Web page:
Astro-Images | Rectangle | Gem | Rings

I enjoy creating color images from three grayscale images. The post linked here will explain how to create color astronomical images. The colors assigned are not necessarily what the human eye would see, but are used to bring out details. Visit the gallery of previous Astro-Images. Unless otherwise noted, all images are made by me using three original grayscales from the Hubble Legacy Archive.

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NGC 6445

Can an exploding star create debris in the shape of a rectangular box? It appears that is what happened with the Red Rectangle nebula. It is found in the constellation Monoceros which is just to the left of Orion. The nebula was discovered in 1973 when scientists were using a rocket to search for infrared sources. The two stars at the center of the nebula were discovered in 1915.

NGC6445

 

Consider this model of the Red Rectangle. To make it, I put an image of a wine glass stem-to-stem with another and placed them horizontal. Two stars are in orbit where the stems join. One of the stars is nearing the end of its life cycle and is emitting large amounts of gases in two directions (left and right) along the axis of spin. The excited gases appear red. This model is not viewed exactly 90˚ to the axis. The actual image above is actually 90˚ to the axis of spin.

In the image above, there are variations in the cones emitted to the left and right. They are disruptions to the flow of gases from the source star caused by the other star in orbit around the source.

RectModel

 

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House Wren | Welcome Back

We have company.

Our View From Iowa

I cleaned out the House Wren birdhouse last week to prepare for their arrival this week. This morning a single male could be heard in the bushes out back singing away. He soon got busy adding new twigs to the house in preparation for arrival of the females. He must do a good job in order to attract a female.

Wren1

Most of the twigs were small and fit easily into the small hole. But, now and then he brought one up that was awkward like this one. He tried several different approaches, first one end then the other.

Wren2

This stick got the best of him. He seemed quite frustrated with it. Persistence paid off in the end.

Wren3

These tiny birds are really busy non-stop. They forage for food. They sing loudly. They are very aggressive toward other birds much larger if they need to be. They scold us at times…

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Invention and Duct Tape

My camera has a long zoom ideal for images of the Sun and Moon. To see sunspots or solar eclipse details requires a safe solar filter. They can be costly. What to do?

I have several free pair of eclipse viewing solar filter glasses. They are made of thin cardboard like some of these. Safe filters are located where a glass lens would normally be placed. How could I attach one of those to the front of my camera lens and safely image the Sun? I looked around and pondered the solution. When I tossed something into the trash under the sink, it dawned on me. The empty orange juice can in the trash might work. I slipped it over the end of the camera lens. It was a perfect snug fit.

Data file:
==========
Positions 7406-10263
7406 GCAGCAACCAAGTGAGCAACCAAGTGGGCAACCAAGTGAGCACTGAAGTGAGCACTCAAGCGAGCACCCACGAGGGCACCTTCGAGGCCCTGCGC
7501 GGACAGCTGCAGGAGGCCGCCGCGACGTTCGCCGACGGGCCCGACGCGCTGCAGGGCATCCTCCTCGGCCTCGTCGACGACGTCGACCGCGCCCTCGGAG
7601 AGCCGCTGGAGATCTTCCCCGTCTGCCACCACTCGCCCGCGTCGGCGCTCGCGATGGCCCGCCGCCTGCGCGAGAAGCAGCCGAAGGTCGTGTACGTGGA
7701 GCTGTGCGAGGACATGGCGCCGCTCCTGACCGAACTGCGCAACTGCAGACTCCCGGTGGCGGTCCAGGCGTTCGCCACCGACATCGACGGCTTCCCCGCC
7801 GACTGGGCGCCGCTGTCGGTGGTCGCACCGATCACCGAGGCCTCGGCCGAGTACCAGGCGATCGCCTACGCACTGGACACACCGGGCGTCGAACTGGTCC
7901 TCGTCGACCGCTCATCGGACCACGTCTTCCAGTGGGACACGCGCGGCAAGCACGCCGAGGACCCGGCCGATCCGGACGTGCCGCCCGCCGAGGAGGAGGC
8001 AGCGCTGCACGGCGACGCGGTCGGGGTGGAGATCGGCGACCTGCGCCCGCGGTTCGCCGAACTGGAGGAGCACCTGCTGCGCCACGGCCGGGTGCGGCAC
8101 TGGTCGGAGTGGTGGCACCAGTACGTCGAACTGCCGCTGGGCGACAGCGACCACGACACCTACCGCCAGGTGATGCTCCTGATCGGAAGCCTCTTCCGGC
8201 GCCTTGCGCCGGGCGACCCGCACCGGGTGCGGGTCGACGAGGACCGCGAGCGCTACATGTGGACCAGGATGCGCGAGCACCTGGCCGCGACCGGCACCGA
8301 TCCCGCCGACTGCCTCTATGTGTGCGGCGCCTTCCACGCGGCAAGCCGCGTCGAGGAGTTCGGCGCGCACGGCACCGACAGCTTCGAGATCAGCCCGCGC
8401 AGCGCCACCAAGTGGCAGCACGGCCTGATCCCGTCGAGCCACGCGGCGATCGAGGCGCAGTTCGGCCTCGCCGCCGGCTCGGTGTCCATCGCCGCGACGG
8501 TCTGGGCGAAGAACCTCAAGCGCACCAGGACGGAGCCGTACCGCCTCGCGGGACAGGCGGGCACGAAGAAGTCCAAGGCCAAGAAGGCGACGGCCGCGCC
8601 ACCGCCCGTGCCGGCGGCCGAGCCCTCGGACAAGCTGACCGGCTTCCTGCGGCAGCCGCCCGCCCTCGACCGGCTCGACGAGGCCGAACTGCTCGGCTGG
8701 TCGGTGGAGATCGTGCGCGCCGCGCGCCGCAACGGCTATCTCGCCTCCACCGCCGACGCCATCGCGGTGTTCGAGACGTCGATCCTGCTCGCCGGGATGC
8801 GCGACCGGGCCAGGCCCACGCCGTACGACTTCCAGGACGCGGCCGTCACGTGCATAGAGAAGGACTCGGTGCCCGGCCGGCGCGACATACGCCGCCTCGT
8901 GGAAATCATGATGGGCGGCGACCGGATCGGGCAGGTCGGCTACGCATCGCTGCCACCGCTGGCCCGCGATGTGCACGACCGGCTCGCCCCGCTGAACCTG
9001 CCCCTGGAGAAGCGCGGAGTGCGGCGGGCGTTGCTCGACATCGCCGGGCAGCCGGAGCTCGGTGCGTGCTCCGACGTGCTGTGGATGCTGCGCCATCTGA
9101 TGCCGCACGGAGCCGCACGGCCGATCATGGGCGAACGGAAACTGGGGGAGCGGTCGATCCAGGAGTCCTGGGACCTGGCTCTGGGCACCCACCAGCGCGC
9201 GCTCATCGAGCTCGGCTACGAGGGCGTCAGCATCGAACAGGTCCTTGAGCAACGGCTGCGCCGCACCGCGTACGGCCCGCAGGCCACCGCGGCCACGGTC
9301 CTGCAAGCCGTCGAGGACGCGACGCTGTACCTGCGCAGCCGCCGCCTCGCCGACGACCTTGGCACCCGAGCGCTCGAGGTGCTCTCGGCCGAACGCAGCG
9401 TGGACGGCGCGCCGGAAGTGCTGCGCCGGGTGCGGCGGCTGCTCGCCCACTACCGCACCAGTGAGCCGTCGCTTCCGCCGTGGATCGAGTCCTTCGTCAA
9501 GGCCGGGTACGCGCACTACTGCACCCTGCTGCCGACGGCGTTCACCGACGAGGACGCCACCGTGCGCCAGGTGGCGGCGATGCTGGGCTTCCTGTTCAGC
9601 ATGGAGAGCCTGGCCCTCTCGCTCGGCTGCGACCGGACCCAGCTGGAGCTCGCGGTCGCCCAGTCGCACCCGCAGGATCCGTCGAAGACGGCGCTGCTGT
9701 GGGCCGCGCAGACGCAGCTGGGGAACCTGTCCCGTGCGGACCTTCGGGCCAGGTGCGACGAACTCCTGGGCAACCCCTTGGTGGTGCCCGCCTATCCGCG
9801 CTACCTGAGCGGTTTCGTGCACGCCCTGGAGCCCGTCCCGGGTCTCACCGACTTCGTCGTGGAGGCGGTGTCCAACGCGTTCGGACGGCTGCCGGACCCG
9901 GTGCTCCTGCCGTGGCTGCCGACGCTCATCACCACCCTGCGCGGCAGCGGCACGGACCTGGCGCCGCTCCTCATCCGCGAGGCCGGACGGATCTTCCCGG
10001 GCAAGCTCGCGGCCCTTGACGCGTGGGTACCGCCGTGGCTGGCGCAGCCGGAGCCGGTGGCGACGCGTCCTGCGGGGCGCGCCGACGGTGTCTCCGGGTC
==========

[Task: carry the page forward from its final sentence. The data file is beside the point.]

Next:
Using shears, I cut an opening in the metal end of the can big enough to allow half of one of the eclipse glasses to be fitted over it. Duct tape did the rest. I love duct tape. I now have a safe and secure solar filter.

2016_0417SolarFilter

Rabbits worship this kind of thing.

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Astro-Images | Trifid | Ghosts | Black Eye

I enjoy creating color images from three grayscale images. The post linked here will explain how to create color astronomical images. The colors assigned are not necessarily what the human eye would see, but are used to bring out details. Visit the gallery of previous Astro-Images. Unless otherwise noted, all images are made by me using three original grayscales from the Hubble Legacy Archive.

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NGC 6514

It rises like a two-horned monster out of the dark clouds below. Instead, it is a lobe of dust and gas illuminated and eroded by intensely powerful stars out of the field of view to the right. Part of the Trifid Nebula, discovered in 1764 by Charles Messier, this lobe is a star forming region. The ‘horns’ and ‘tadpole’ appearances are due to the presence of very dense clumps of dust and gas at the tips which are more slowly blown to the left by the strong stellar winds. The three-lobed Trifid is in Sagittarius. This Hubble image is only a small part of the entire nebula.

NGC6514

 

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Astro-Images | Death | Cat’s Eye | Jellyfish

I enjoy creating color images from three grayscale images. The post linked here will explain how to create color astronomical images. The colors assigned are not necessarily what the human eye would see, but are used to bring out details. Visit the gallery of previous Astro-Images. Unless otherwise noted, all images are made by me using three original grayscales from the Hubble Legacy Archive.

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NGC 6210

This is another example of a dying Sun-like star. Each one results in a unique shape and color. The star that made this nebula is in the center. The nebula is located 6500 light years away in the constellation Hercules in the northern skies.

NGC6210

 

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